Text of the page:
With two months left to go until the launch of Disney’s highly anticipated streaming platform Disney+, the only thing left is to weigh our options: Is it worth it to subscribe to a whole new streaming service? Well, Disney is certainly making a good case for it, with the impressive slew of original TV shows and movies coming to Disney+, as well as a surprisingly low price for the amount of content we’re about to get.
But new Disney+ details revealed about the service’s video quality and bonus features make a Disney+ subscription even more enticing, even as they seem like outright assaults on the currently reigning streaming giant that is Netflix.
Disney is certainly gunning for Netflix’s throne, not just in its eerily similar display, as pointed out by journalist and /Film contributor Eric Vespe, but in its offerings of 4K, Dolby Vision and Dolby Atmos formats. These premium streaming formats are sure to appeal to movie lovers, with content available for no extra charge in resolutions up to 4K, with Dolby Atmos object-based sound and high dynamic range (HDR) support. According to Forbes, Disney+ is also offering support for the premium Dolby Vision HDR format, if you have the requisite hardware, with enhanced color mastering and extra picture-boosting scene by scene image data.
Stopped into a Disney+ demo. It’s so similar in build to Netlfix. I asked the rep about UHD and he said there were definitely titles that stream in UHD and Dolby Atmos. No upcharge. pic.twitter.com/BnvWg1ILTb
— Eric Vespe (@EricVespe) August 24, 2019
Disney’s offering of these high-quality streaming formats seem like it targets Netflix and Apple TV’s streaming platforms. Netflix and Apple TV both also support 4K, Dolby Vision and Dolby Atmos, but Netflix charges extra for these streaming quality boosts. Netflix currently charges $16 a month for its 4K, multi-screen service, while Apple hasn’t currently announced its pricing tiers. Meanwhile, Disney stays within its standard $6.99 a month/$70 annual subscription price.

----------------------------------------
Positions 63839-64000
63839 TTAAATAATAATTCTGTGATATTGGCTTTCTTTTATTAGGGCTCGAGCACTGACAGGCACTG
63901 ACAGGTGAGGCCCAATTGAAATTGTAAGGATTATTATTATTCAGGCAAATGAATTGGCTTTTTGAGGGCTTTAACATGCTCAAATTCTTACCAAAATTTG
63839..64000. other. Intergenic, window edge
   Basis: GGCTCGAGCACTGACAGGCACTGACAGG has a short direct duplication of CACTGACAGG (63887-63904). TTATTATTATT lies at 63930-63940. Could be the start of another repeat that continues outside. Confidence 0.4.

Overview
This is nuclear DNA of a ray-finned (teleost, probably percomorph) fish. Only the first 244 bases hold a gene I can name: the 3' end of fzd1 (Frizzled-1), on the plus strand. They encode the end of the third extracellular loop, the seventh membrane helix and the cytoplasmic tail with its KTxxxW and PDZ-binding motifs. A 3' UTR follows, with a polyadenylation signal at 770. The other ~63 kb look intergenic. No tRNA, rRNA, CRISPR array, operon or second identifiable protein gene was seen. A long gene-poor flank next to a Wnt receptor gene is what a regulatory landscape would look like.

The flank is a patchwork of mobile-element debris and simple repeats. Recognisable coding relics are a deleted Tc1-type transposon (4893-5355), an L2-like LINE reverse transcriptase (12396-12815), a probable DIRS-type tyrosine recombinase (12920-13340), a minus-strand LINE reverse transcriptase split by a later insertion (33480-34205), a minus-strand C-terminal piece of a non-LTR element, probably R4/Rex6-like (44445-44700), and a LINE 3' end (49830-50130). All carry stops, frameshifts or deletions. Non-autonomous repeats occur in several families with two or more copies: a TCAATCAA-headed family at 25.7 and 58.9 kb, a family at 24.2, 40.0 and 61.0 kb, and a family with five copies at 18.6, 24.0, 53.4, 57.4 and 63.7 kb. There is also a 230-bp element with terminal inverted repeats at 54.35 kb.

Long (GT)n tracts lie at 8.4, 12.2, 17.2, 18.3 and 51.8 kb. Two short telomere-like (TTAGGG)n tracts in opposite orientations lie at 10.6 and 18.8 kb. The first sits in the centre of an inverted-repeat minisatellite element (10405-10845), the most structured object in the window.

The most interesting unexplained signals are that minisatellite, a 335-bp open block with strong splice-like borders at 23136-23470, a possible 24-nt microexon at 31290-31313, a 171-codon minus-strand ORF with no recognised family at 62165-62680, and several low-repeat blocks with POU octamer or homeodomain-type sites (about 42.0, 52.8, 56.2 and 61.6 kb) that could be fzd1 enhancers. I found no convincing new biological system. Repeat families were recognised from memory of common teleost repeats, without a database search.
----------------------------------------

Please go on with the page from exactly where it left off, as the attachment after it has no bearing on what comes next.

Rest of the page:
Disney also offers the option to watch up to four screens at the same time and can register up to 10 devices total, with each Disney+ account able to hold up to seven profiles with their own recommendations and watch lists. Kids under age 7 will also get a different interface. A report by Cord Cutters News also claims that the $13 per month bundle of Disney+, Hulu, and ESPN+ will have stricter stream limits, with Hulu allowing only a single stream and ESPN+ only two instead of five. As for offline viewing, Disney+ won’t limit how many movies and shows you can download, Engadget reports.
Vespe also reports that the Disney+ demo is integrating bonus features for some titles, “including deleted scenes, documentaries and commentaries.” This is another potential draw for cinephiles eager for a greater all-around movie-watching experience.
It’s all quite enticing stuff, and positions Disney+ as the next big streaming platform, months before its launch. Your move, Netflix.
We’ll see if it all pays off when Disney+ launches November 12, 2019.
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